Within five years, China's armed forces may be able to prevent the US from coming to Taiwan's aid against a military attack from China, a new US congressional report warns. Some expert observers, the report adds, feel that the Chinese military may already have such capabilities.
With current US naval capabilities, it could take two weeks or longer for the US to respond to a Chinese attack on Taiwan, lessening the chances that it could thwart China, the report says.
The document, China Naval Modernization: Implications for US Naval Capabilities, Background and Issues for Congress, was prepared in secret by the Congressional Research Service to help Congressional committees with oversight of the military to plan for US defense needs in the Western Pacific. It was published on Monday by the Federation of American Scientists' Project on Government Secrecy, an organization that brings security-related information to public attention.
"Some analysts speculate that China may attain [or believe that it has attained] a capable maritime anti-access capability, or important elements of it, by about 2010," the report says.
Anti-access capability refers to preventing US naval access to the Taiwan Strait.
The issue of when China could attain such capabilities, the report says, "is significant because it can influence the kinds of options that are available to US policymakers for addressing the situation."
The potential for a military conflict in the Taiwan Strait was a main focus of the report.
"Observers believe that China's military modernization is aimed at fielding a force that can succeed in a short-duration conflict with Taiwan that finishes before the United States is able to intervene," the report says.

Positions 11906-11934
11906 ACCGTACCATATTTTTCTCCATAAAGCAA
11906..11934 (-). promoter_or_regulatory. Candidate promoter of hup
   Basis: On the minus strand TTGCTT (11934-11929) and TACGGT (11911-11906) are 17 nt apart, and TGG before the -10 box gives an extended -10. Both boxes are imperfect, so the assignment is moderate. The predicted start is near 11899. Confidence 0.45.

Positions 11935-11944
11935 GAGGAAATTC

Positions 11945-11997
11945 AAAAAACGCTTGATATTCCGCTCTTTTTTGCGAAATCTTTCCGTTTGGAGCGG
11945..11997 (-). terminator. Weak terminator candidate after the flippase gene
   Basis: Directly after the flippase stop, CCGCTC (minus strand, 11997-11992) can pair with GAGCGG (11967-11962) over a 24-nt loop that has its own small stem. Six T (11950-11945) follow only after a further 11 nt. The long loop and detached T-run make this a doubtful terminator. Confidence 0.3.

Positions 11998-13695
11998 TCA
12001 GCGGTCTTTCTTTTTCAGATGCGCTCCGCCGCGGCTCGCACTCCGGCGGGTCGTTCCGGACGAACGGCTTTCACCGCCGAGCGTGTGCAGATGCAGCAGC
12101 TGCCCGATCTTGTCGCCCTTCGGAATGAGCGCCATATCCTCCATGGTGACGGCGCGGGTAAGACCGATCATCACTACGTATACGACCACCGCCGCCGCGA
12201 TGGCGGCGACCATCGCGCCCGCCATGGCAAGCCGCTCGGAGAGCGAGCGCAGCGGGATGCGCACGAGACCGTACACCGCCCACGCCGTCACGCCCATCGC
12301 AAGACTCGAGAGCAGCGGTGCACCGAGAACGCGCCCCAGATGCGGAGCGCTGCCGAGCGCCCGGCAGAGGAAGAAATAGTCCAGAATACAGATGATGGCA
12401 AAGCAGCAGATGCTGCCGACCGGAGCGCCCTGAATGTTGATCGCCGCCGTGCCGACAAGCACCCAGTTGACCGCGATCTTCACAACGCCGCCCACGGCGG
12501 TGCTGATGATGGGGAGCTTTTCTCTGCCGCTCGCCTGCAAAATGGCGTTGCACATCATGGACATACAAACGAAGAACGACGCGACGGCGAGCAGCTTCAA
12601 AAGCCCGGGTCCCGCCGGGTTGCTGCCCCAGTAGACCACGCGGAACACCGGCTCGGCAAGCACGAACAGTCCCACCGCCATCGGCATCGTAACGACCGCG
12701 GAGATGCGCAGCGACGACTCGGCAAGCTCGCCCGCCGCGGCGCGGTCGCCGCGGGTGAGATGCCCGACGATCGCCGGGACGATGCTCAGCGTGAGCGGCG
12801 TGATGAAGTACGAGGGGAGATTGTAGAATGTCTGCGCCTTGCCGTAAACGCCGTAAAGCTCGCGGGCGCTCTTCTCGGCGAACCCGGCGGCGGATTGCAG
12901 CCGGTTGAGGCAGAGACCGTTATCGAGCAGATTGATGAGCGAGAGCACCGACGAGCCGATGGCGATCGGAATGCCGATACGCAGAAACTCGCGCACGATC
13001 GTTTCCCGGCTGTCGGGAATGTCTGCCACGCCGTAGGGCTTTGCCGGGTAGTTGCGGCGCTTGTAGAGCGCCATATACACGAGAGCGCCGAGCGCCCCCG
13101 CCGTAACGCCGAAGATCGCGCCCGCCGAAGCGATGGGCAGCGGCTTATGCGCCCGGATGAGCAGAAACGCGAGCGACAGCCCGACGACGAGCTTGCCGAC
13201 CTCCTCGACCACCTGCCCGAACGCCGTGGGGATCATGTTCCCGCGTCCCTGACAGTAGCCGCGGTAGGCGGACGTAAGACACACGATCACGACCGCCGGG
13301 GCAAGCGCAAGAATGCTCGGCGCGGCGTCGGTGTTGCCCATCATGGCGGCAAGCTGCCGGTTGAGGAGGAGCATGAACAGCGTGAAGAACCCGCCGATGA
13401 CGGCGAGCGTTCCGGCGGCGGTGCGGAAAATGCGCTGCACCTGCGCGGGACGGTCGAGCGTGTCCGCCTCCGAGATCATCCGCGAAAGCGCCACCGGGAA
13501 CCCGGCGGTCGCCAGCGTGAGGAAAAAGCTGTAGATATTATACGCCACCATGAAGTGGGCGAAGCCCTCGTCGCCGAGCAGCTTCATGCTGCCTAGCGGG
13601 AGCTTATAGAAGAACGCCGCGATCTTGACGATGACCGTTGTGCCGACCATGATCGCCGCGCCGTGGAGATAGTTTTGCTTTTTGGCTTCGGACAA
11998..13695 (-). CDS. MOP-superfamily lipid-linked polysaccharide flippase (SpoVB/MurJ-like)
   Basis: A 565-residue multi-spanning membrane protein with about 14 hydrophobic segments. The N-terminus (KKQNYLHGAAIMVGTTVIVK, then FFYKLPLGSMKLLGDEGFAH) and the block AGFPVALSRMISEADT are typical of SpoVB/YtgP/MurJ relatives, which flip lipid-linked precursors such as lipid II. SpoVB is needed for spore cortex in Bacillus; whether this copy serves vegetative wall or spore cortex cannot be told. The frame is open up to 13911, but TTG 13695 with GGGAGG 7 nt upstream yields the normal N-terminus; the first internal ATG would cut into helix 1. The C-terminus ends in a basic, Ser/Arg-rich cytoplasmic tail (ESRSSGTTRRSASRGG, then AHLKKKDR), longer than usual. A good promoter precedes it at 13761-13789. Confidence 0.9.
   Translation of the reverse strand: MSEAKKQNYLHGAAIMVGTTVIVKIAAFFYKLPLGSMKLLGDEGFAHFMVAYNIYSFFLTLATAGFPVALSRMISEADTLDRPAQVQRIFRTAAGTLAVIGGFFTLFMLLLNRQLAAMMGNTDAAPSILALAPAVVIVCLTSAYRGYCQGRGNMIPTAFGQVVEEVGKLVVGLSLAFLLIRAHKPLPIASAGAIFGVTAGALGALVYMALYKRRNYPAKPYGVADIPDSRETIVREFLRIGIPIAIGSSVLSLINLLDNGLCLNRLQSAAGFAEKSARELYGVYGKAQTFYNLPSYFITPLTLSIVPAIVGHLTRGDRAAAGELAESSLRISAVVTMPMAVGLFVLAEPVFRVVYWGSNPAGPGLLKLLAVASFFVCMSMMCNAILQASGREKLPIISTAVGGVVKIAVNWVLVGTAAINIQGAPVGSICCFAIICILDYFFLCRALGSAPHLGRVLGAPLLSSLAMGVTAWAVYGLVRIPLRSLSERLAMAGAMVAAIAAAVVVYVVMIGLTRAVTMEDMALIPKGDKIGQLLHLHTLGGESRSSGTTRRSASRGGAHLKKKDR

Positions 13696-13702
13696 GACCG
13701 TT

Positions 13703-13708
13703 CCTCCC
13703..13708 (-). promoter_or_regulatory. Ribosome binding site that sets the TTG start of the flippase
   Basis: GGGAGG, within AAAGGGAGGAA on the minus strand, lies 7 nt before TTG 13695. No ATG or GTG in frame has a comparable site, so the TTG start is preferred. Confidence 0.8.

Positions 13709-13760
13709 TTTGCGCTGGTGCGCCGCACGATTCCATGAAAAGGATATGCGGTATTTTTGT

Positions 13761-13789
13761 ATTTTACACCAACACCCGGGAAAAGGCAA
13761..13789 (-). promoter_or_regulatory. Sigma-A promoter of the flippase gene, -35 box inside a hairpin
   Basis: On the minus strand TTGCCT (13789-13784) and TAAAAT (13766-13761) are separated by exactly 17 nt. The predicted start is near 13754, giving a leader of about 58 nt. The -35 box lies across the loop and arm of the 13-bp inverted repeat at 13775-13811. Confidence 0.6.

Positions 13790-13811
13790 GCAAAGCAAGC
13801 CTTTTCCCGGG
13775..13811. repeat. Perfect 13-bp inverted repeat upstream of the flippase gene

The Pentagon wants Taiwan to focus on acquiring systems that would "lengthen the time Taiwan could deny the PRC [People's Republic of China] from gaining air superiority, sea control, and physical occupation of [Taipei]," it says.
The time needed would be "at least five days" after a "credible warning" that an attack is imminent or underway.
But even then, the congressional researchers warn, the US navy might not be up to the task.
The report notes that so-called "early arriving forces," often involving warships stationed close to the Strait, would be of particular importance in a short conflict over Taiwan. Addressing this could involve having US warships based in locations such as Japan, Guam, Singapore or Hawaii, rather than the US West Coast.
At an expected average speed of 25 knots (46kph), over long Pacific Ocean distances for US submarines, aircraft carriers, cruisers and destroyers, a ship based in San Diego, California would take nearly 10 days to reach an area east of Taiwan after setting sail.
By contrast, a US warship based in Yokosuka, Japan, would take just under two days, one in Guam would take 2.2 days, and a ship sailing from Pearl Harbor in Hawaii would take more than seven days.
But added to these times would be delays for at-sea refueling, rough sea conditions, and the need to avoid sea mines and deal with other contingencies. Moreover, it would take time to get a ship and its crew ready to leave port.
Depending on a ship's status, "preparing it for rapid departure might require anywhere from less than one day to a few days," the report quotes a military expert as saying.